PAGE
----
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acquainted Addison admirable afterwards appeared appointed became began Ben Jonson born Burke Byron called career Carlyle character Charles Chaucer Church Coleridge Congreve contemporaries critic death doubt dramatists Dryden Edinburgh Edinburgh Review edition Elizabethan era England English English poetry Essay excellent Faerie Queen fame father favour favourite fortune French Revolution friends genius Goldsmith greatest History Hudibras humour Iliad imagination Isaac Bickerstaff John Johnson language letters literary literature lived London Lord Macaulay Matthew Arnold merit Milton mind moral nature never novels opinions Oxford Paradise Lost passion period plays poem poet poetical poetry political Pope Pope's popular possessed praise prose writer publication published Queen reader satire says Scott Shakespeare Smollett society Sonnets soon spirit style talents taste thought tion Tom Jones translation Tristram Shandy verse volumes Whig William Davenant Wordsworth writings written wrote youth
Страница 123 - I modestly but freely told him ; and, after some further discourse about it, I pleasantly said to him, ' Thou hast said much here of Paradise Lost, but what hast thou to say of Paradise Found...
Страница 273 - After laying down my pen, I took several turns in a berceau, or covered walk of acacias, which commands a prospect of the country, the lake, and the mountains. The air was temperate, the sky was serene, the silver orb of the moon was reflected from the waters, and all nature was silent. I will not dissemble the first emotions of joy on the recovery of my freedom, and, perhaps, the establishment of my fame.
Страница 62 - With how sad steps, O Moon, thou climb'st the skies ; How silently ; and with how wan a face ! What ! may it be, that even in heavenly place That busy Archer his sharp arrows tries ? Sure, if that long-with-love-acquainted eyes Can judge of love, thou feel'st a lover's case ; I read it in thy looks ; thy languisht grace To me, that feel the like, thy state descries...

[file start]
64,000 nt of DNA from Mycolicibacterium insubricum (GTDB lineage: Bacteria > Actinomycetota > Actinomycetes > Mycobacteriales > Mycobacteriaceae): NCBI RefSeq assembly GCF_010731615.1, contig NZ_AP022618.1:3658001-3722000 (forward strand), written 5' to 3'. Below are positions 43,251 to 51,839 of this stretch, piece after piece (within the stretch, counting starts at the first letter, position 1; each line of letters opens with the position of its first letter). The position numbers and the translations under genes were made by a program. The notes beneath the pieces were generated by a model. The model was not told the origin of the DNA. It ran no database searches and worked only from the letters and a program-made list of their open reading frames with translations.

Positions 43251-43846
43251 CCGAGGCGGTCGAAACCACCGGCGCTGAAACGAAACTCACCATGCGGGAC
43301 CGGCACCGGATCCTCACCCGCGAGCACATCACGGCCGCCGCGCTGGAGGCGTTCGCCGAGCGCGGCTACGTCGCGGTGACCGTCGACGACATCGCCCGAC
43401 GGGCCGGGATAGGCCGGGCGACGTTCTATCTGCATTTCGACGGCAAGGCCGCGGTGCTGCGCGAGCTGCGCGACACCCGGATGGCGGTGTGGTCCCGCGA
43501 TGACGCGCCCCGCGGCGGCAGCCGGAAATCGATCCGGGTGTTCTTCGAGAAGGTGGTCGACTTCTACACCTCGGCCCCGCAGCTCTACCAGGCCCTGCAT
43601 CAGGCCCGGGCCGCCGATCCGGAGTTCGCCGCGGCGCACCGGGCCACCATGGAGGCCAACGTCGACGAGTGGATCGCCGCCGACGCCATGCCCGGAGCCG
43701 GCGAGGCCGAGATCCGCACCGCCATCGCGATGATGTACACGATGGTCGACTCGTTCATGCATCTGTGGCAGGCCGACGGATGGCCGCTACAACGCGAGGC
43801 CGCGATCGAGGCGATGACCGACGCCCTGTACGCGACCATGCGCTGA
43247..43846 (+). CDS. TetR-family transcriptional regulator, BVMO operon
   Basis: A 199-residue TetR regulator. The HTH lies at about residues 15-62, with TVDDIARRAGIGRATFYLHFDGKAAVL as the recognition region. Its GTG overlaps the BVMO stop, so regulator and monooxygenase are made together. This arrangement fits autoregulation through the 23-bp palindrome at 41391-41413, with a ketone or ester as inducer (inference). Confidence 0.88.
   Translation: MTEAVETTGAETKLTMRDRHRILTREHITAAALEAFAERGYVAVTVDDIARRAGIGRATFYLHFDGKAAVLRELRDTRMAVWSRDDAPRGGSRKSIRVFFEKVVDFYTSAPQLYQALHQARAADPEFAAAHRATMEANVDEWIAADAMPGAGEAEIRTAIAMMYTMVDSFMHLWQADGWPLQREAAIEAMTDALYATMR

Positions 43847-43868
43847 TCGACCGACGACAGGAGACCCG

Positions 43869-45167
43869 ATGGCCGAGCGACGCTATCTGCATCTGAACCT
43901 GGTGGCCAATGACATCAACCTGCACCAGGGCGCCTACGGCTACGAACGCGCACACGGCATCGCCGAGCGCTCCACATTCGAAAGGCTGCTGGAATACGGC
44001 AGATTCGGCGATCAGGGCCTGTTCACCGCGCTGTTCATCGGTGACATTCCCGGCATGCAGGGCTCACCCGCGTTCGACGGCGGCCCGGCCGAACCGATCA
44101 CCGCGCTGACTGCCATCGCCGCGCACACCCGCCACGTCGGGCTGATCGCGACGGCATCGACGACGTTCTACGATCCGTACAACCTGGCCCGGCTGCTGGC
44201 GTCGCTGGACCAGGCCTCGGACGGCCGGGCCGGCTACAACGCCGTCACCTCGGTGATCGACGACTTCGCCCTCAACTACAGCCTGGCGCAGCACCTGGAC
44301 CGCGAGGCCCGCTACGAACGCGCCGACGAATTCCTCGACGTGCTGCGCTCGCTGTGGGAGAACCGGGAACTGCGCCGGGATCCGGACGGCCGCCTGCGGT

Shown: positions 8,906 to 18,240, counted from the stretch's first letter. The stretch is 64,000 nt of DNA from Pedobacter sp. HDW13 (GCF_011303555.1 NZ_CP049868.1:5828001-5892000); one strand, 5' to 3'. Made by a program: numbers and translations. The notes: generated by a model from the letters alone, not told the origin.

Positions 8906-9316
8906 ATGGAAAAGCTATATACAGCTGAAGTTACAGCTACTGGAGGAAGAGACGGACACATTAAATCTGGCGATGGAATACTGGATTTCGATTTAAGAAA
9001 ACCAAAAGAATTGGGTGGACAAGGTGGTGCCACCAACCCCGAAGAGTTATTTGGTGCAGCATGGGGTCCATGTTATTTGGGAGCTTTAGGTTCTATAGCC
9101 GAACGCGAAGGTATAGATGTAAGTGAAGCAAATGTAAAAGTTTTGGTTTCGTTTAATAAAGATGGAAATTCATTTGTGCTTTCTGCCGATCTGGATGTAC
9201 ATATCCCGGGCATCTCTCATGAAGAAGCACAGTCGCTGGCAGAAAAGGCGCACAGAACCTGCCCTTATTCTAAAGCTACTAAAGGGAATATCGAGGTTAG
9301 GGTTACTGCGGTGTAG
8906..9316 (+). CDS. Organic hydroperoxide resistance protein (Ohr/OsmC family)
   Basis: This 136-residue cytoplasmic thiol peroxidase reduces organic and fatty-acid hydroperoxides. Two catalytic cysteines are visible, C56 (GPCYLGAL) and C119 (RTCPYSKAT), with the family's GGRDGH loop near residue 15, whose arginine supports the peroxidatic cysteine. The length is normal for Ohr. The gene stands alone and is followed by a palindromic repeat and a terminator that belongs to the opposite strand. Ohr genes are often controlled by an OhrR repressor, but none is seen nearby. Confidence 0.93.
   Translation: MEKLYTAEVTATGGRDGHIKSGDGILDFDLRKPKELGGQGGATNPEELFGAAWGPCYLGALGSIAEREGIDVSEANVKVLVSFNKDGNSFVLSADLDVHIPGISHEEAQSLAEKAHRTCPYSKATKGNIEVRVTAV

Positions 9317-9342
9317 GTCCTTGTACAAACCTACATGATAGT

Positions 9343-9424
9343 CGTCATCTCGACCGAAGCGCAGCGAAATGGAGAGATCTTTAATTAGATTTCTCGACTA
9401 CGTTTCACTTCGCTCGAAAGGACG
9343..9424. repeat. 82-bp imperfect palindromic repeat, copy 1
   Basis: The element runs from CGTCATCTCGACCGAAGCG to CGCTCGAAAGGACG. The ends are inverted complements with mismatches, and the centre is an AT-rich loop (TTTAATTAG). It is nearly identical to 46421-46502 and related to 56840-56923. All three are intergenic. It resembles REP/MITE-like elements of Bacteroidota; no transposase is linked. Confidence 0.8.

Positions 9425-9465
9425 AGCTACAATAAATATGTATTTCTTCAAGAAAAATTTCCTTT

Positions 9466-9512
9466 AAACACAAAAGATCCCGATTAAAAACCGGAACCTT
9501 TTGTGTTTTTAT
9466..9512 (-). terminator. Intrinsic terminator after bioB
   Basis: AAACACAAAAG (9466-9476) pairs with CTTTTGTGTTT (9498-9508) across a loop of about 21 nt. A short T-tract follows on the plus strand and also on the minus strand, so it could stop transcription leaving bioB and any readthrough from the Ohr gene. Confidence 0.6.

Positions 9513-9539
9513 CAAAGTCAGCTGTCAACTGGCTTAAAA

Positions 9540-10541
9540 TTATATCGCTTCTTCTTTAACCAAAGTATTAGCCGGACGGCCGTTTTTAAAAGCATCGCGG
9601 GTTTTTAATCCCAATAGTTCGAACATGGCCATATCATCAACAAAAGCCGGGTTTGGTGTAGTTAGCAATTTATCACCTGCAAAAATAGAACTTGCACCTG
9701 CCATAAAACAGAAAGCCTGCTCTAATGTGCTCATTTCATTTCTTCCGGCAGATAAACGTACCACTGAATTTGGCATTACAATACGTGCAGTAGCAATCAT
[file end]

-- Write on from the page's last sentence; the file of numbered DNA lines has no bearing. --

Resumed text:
Страница 85 - He was the man who of all modern, and perhaps ancient poets, had the largest and most comprehensive soul, All the images of Nature were still present to him, and he drew them, not laboriously, but luckily: when he describes any thing, you more than see it, you feel it too.
Страница 116 - Enow of such, as for their bellies' sake Creep and intrude and climb into the fold! Of other care they little reckoning make Than how to scramble at the shearers' feast, And shove away the worthy bidden guest; Blind mouths!
Страница 92 - His hearers could not cough or look aside from him without loss. He commanded where he spoke, and had his judges angry and pleased at his devotion. No man had their affections more in his power. The fear of every man that heard him was lest he should make an end.
Страница 111 - GATHER ye rosebuds while ye may, Old Time is still a-flying; And this same flower that smiles to-day, To-morrow will be dying. The glorious lamp of heaven, the sun, The higher he's a-getting, The sooner will his race be run, And nearer he's to setting. That age is best which is the first, When youth and blood are warmer; But being spent, the worse and worst Times still succeed the former.
Страница 72 - Was this the face that launched a thousand ships, And burnt the topless towers of Ilium? — Sweet Helen, make me immortal with a kiss. — Her lips suck forth my soul : see, where it flies ! — Come, Helen, come, give me my soul again. Here will I dwell, for heaven is in these lips, And all is dross that is not Helena.
Страница 156 - Truth is always consistent with itself, and needs nothing to help it out; it is always near at hand, and sits upon our lips, and is ready to drop out before we are aware; whereas a lie is troublesome, and sets a man's invention upon the rack, and one trick needs a great many more to make it good.
Страница 247 - In this poem there is no nature, for there is no truth; there is no art, for there is nothing new. Its form is that of a pastoral, easy, vulgar, and therefore disgusting: whatever images it can supply, are long ago exhausted; and its inherent improbability always forces dissatisfaction on the mind.